In article <B106AF0C-AB40-4515-B877-9043A19C891F / mac.com>,
 <gwtmp01 / mac.com> wrote:
>
>On Nov 3, 2005, at 11:41 AM, Obie Fernandez wrote:
>> Assuming we're on the verge of a big boom in Ruby jobs, shouldn't
>> there be a place where employers can verify a candidates reputation?
>> I'm thinking a testimonial or trust-based system of some sort.
>
>Speaking as someone who has done hiring in a area with lots
>of "certification" (Cisco Networking).  I can say it means nothing
>when I see it on a resume.   If I want to know if someone understands
>BGP in an interview, I can ask one or two questions and within five
>minutes have a pretty good handle on their level of expertise.
>I found that there was very little correlation between what I could
>discern from someone in person to what was on their resume relative
>to "certification".
>
>
>> When the market for Java programmers exploded there were hug numbers
>> of highly (un)qualified people getting hired to do Java and causing
>> all sorts of grief to everyone involved. Lots of them had (or claimed
>> to have) certification.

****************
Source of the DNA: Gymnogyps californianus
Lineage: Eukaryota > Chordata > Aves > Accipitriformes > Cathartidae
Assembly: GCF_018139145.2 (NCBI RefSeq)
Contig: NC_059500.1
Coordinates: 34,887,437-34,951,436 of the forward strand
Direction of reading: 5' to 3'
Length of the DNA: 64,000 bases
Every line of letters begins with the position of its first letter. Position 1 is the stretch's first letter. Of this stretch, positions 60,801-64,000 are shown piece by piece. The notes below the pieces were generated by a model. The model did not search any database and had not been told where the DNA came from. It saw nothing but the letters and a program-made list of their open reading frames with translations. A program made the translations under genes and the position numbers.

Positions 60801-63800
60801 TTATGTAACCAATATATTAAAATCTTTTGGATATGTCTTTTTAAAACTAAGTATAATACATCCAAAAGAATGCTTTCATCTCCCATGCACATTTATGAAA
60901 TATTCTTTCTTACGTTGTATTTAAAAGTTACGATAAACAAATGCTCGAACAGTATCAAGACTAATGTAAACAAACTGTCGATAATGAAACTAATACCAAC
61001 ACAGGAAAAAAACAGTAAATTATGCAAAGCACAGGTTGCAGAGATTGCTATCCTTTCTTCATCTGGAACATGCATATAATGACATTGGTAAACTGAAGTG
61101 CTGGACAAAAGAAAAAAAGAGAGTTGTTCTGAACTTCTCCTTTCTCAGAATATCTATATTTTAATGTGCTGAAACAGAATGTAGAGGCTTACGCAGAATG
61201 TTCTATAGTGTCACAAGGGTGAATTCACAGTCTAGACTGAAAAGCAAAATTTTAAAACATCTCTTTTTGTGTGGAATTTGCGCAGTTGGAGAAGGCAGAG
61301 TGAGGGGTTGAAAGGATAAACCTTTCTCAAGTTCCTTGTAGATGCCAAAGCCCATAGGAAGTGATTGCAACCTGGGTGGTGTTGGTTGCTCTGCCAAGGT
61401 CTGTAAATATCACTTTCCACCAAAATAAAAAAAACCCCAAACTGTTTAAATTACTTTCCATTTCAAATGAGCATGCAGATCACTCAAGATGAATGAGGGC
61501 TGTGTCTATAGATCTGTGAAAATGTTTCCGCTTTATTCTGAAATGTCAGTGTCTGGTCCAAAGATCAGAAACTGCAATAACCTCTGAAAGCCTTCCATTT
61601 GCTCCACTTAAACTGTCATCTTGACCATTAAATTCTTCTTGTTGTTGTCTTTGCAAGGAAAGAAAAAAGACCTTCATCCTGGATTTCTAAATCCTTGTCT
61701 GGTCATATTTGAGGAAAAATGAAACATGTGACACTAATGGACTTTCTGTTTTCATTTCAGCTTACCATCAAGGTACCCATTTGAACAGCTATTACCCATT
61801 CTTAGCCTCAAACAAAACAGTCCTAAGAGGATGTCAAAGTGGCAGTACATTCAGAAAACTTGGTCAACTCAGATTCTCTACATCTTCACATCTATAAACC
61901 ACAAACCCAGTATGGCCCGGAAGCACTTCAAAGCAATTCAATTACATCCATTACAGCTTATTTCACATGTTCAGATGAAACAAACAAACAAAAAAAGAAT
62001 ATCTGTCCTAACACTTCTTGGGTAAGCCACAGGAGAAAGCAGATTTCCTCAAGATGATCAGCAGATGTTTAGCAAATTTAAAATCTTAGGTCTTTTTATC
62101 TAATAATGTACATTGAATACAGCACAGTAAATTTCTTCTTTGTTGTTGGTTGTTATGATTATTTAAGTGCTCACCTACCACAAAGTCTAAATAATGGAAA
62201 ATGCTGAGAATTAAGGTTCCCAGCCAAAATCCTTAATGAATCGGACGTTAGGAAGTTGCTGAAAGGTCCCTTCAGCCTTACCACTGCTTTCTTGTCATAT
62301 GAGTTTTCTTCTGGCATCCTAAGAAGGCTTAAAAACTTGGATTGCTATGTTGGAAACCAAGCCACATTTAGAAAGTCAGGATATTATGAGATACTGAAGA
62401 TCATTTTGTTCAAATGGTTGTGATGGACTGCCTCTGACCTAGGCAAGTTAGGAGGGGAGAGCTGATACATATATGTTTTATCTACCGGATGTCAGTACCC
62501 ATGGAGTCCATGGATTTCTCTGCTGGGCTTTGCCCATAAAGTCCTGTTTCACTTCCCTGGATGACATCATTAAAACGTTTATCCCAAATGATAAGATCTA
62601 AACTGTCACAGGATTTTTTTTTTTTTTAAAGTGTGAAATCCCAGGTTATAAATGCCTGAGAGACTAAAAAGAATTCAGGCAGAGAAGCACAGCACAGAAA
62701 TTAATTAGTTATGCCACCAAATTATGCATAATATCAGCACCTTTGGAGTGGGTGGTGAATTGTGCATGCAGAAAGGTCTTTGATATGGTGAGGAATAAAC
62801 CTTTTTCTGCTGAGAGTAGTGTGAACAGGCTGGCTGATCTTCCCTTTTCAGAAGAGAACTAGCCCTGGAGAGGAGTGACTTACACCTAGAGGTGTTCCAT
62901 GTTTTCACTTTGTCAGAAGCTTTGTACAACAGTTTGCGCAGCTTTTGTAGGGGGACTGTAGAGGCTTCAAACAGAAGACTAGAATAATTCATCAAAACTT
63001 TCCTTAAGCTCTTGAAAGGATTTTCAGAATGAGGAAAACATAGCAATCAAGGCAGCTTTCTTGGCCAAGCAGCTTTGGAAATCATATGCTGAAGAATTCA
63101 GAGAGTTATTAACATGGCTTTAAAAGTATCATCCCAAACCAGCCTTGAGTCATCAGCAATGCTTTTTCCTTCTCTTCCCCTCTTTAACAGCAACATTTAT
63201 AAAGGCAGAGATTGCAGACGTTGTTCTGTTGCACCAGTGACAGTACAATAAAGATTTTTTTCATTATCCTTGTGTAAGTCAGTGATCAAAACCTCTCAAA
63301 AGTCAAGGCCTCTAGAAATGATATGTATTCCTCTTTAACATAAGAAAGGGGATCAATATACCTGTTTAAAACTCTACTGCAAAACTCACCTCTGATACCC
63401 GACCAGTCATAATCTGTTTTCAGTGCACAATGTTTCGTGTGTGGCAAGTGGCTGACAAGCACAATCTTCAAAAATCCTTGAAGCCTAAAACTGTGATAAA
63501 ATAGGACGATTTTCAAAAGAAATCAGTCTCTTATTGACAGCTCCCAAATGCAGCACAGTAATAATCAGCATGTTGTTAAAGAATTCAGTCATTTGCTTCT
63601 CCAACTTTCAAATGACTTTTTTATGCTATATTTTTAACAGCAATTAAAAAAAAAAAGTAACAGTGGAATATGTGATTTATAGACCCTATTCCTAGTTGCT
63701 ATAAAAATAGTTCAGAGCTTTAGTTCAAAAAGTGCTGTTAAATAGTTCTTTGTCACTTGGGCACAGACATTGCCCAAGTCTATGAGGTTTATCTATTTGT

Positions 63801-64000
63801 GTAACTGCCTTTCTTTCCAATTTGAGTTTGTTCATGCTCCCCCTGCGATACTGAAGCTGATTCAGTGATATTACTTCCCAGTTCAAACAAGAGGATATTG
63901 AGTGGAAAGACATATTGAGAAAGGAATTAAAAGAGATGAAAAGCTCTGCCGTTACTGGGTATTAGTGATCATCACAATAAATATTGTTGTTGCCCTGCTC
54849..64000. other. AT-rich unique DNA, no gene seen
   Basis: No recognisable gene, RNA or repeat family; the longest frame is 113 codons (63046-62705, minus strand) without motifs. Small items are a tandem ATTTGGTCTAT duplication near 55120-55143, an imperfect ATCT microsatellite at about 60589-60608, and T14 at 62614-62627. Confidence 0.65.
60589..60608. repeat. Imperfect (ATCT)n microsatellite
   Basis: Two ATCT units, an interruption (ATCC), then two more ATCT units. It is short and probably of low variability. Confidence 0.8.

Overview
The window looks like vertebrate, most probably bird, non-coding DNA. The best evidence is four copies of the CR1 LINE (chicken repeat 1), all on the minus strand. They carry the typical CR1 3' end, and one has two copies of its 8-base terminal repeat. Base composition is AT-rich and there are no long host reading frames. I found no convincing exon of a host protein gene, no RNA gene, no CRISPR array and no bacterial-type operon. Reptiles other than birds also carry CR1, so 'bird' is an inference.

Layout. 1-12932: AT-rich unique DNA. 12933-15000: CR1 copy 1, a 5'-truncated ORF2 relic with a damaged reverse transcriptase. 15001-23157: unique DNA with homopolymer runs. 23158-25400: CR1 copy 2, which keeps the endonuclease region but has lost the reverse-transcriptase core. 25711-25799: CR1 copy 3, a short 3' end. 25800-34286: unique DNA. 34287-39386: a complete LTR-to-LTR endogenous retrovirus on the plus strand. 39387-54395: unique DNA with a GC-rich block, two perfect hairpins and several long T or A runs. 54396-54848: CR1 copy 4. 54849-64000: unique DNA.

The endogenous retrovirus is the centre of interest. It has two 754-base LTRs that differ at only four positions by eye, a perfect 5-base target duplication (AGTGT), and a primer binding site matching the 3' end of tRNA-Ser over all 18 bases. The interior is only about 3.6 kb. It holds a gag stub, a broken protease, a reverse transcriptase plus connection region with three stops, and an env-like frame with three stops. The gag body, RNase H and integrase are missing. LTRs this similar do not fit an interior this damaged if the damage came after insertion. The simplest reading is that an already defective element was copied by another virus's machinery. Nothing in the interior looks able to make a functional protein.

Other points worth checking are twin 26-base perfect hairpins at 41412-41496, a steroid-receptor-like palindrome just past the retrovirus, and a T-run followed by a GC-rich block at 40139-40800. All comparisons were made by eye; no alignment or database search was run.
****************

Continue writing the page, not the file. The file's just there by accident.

>
>Sounds like bad hiring practices to me.  I think *technical* knowledge
>is one of the *easiest* things to figure out in an interview.  What I
>find really hard to figure out is if the person is going to have a good
>attitude, work well with others, be good with customers, and so on.
>

I would even maintain that a technical interview is not a very good way to 
guauge someone's technical expertise and talent.  There are very talented 
people who lock-up in that situation.  And it is an artificial 
situation: 
In real life how often do you find yourself locked in a room without any 
reference books and no internet access? 

It would be better to consider a candidate's community involvment 
including open source code the candidate has produced.  Lacking that, I'd 
like to see more 'real-world' technical interviews where the interviewer 
brings in a laptop (with wifi access, a compiler or interpretter, 
program editors, IDEs, etc), some reference books and outlines a 
problem s/he would like to have the interviewee solve.  The interiewer 
then leaves the room for 2 or 3 (maybe more) hours and checks back later 
to see the code written by the interviewee.

Phil